It’s been nearly 8 years since Adam and I separated. We’ve made up and moved on, but last night, I hated that I was divorced.
Since Ethan was born, our Halloween tradition has remained the same. Trick or treating through our favorite Alexandria neighborhood. Candy for the kids. Wine and beer for the adults. Win-win for everyone.
It didn’t matter if we were deliriously exhausted and happy with a 6-day-old or barely speaking, each holding on to one of Ethan’s pudgy toddler hands; we were bound to this sugar-fueled adventure together.
When Ethan was one, my little pumpkin hobbled down the sidewalk, clutching his York Peppermint Patty and raising his arms up every time we’d scream “Touchdown!” Two was a blur as I was the one hobbling down the sidewalk a few steps behind Spider-Man, thinking about my boxes that sat inside our house waiting to be moved out the next day.
By three, I was chasing a green dinosaur around my condo as he roared with his hands. With Adam literally around the corner, Ethan’s little feet could easily make the usual trek for candy. Years would pass. Michelle came along. Mark joined. The dinosaur became a red Power Ranger, who grew into Robin.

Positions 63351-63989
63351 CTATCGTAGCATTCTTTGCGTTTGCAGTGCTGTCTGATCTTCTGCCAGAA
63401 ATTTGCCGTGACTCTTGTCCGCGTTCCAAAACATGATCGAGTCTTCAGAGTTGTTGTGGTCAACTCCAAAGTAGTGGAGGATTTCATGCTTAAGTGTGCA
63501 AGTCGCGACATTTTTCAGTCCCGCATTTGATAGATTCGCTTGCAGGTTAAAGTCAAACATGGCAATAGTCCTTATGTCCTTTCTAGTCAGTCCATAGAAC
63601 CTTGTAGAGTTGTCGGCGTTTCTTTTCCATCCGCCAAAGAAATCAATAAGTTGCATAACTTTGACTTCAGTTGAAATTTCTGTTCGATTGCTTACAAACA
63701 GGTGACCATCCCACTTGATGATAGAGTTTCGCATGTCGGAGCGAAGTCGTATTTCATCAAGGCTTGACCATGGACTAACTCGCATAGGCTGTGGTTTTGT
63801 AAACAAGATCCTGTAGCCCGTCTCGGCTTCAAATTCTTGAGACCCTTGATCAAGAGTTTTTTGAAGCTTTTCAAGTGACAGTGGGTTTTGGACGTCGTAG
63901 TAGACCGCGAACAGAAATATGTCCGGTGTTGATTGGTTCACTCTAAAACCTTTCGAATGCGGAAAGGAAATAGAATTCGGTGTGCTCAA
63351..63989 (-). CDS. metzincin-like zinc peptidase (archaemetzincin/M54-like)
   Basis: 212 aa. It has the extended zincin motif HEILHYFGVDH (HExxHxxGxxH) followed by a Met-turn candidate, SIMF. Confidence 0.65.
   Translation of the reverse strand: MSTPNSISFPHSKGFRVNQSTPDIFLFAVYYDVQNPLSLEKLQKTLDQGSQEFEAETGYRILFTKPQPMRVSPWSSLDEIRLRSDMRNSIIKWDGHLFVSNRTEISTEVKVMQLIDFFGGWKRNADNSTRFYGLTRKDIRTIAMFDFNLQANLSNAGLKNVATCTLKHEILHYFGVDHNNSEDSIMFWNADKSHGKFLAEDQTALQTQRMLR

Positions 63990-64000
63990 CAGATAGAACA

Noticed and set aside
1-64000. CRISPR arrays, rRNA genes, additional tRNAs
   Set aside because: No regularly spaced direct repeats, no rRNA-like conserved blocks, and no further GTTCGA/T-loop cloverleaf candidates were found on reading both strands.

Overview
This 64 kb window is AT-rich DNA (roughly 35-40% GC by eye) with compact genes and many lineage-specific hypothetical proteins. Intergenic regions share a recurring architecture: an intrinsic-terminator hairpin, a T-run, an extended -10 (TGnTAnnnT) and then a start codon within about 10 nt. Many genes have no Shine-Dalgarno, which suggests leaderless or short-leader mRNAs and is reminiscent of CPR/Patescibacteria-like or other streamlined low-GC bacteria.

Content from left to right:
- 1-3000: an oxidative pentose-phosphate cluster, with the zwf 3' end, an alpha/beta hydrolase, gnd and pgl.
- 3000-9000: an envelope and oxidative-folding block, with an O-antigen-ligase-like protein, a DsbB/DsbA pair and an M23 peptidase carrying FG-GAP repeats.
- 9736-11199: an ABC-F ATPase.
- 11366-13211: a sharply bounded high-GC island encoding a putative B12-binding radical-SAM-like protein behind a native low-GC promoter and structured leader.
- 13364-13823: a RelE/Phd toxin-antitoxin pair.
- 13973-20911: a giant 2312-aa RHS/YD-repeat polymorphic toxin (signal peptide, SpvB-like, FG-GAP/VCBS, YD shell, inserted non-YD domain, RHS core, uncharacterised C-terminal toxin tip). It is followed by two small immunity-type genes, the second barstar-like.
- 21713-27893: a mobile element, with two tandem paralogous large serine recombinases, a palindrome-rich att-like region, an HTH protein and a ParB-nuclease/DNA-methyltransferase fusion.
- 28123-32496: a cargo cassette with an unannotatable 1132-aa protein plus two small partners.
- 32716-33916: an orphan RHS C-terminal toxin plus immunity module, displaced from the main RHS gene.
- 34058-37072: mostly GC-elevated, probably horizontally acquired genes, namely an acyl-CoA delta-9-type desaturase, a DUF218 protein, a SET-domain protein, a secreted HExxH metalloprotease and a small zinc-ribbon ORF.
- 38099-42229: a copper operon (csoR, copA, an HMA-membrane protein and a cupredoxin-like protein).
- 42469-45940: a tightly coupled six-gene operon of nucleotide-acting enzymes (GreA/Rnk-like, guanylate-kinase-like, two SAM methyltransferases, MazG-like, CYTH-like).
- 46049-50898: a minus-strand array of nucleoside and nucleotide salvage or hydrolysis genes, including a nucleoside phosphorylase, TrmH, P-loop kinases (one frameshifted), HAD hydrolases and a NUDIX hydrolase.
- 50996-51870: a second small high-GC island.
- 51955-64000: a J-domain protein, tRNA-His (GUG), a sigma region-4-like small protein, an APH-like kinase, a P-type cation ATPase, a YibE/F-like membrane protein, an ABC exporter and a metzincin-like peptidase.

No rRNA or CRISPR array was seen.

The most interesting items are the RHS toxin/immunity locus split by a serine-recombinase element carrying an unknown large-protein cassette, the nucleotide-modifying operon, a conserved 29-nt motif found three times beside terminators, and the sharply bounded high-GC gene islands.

And yesterday I was ready to keep to the plan. At 4:30 p.m., I hopped in my car in downtown D.C., prepped for the annual mad dash by parents to make it home in time for Halloween. I failed. Nearly two hours later, Ethan was already on his way to Alexandria with his dad and I was still another hour away at my house in Arlington. A Halloween tradition broken.
Alone on the couch, I sobbed into a bowl of Reese’s Peanut Butter Cups and Sweet Tarts and didn’t stop until the first costumed child knocked on my door.
In those few hours as kids streamed by the house, I couldn’t shake the feeling. If I weren’t divorced, I’d be shuffling door to door with Guardians of the Galaxy’s Star-Lord. If I weren’t divorced, I would be the one taking photos of him posing as a super hero instead of watching photos appear on my phone. If I weren’t divorced, I wouldn’t be listening to my son comfort me on the phone as he assures me it’s okay I missed Halloween.
Don’t confuse this. I don’t want my previous life. My blended family brings me every cheesy joy I could imagine, but sometimes I crave that normalcy. I hate that I miss holidays and lose out on time. I hate that I live out parts of Ethan’s life through photos. While these moments are fleeting, they’re there, and when they hit, it can break you.